1. Section Editor(s): Donnelly, Gloria F. PhD, RN, FAAN, FCPP
  2. Editor-in-Chief

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In April 2016, the US Secretary of the Treasury announced that the image of Harriet Tubman, an African American nurse, spy for the Union Army and leader in the antislavery movement, would replace the image of Andrew Jackson on the $20 bill. The Harriet Tubman $20 bill, part of a movement by the Department of the Treasury to honor women's suffrage, will not be available for distribution as currency until well after 2020.1 Nevertheless, it is not premature for nurses to consider and honor the work of Harriet Tubman and to emulate her advocacy.

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Harriet Tubman, once a slave herself, worked tirelessly during the Civil War to care for sick and wounded soldiers. She also transported more than 300 slaves to Canada and to freedom through her "underground railroad." She proudly claimed that she never veered off track, nor lost a passenger.2 When the Civil War ended, she established a home for aged and indigent African Americans in collaboration with the AME Zion Church in New York State. Until the announcement of Tubman's image on the newly configured $20 bill, I did not know that she was a nurse but I was not surprised. Nurses' work is often unheralded, at the core and background of health and healing, but not usually at the forefront. Therefore, honoring Harriet Tubman and characterizing her work as holistic nursing practice is especially important for us.


Harriet Tubman was an advocate not only for health and healing but also for the human spirit and human rights. Holistic nursing is the act of taking responsibility for health and healing in a larger context and with a spirit of advocacy. When was the last time you advocated for a patient, student, family member, a fellow nurse, or for yourself? Did you clearly conceptualize the issue that demanded advocacy? Did you recognize that you had the power to act, to significantly change the situation for the better? Did you gather data, construct an argument? Did you speak your mind assertively and respectfully to those with the power to act? Did you persist when others discouraged you from pursuing the issue? Did you learn from your mistakes if you failed and try a different tact when the next opportunity arose? Advocacy is dogged and delicate work, and it is at the heart of holistic nursing practice. Advocacy is more than empathy; it is acting on behalf of the experiences, perspective, and rights of those for whom we care. For Harriet Tubman, advocacy extended far beyond the ward and the clinic; it was a mechanism for improving people's lives and society's ills, even if she had to buck the system. When was your last act of advocacy?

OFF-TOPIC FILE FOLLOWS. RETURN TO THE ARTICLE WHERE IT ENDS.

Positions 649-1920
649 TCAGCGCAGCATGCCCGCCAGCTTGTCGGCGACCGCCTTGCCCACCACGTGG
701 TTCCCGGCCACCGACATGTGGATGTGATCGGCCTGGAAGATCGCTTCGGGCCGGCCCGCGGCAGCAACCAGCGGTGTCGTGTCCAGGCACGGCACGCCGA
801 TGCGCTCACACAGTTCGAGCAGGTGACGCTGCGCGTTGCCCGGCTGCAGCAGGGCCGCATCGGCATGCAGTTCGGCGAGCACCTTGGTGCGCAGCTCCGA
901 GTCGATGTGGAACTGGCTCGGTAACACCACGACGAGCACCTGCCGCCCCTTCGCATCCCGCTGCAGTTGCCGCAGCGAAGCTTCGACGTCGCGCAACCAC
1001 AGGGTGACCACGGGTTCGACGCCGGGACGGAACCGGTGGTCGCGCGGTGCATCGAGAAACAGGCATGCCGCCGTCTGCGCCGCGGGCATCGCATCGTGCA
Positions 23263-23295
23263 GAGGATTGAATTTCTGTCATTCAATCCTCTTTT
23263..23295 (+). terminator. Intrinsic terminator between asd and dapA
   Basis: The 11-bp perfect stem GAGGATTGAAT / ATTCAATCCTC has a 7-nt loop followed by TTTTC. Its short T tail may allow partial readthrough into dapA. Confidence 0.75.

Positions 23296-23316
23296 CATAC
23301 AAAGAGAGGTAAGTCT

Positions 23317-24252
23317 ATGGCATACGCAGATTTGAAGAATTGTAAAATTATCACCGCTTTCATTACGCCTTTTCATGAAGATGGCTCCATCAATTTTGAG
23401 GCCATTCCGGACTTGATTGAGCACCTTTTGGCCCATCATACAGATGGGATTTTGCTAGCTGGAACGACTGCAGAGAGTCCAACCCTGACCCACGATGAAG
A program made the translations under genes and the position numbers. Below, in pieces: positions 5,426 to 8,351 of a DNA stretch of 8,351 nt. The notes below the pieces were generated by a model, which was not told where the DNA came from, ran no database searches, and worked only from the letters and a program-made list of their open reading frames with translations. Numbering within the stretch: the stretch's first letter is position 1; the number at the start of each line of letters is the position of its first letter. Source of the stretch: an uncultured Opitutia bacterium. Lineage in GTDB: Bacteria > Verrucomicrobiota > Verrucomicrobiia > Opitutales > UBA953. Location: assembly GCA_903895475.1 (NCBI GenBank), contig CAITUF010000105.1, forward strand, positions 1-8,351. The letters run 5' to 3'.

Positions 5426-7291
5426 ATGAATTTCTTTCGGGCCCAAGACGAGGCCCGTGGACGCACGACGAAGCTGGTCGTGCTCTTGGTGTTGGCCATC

-Gloria F. Donnelly, PhD, RN, FAAN, FCPP






1. Close K. It could be a decade before you hold a Harriet Tubman $20 bill in your hand. Accessed April 21, 2016. [Context Link]


2. Harriet Tubman. Accessed April 21, 2016. [Context Link]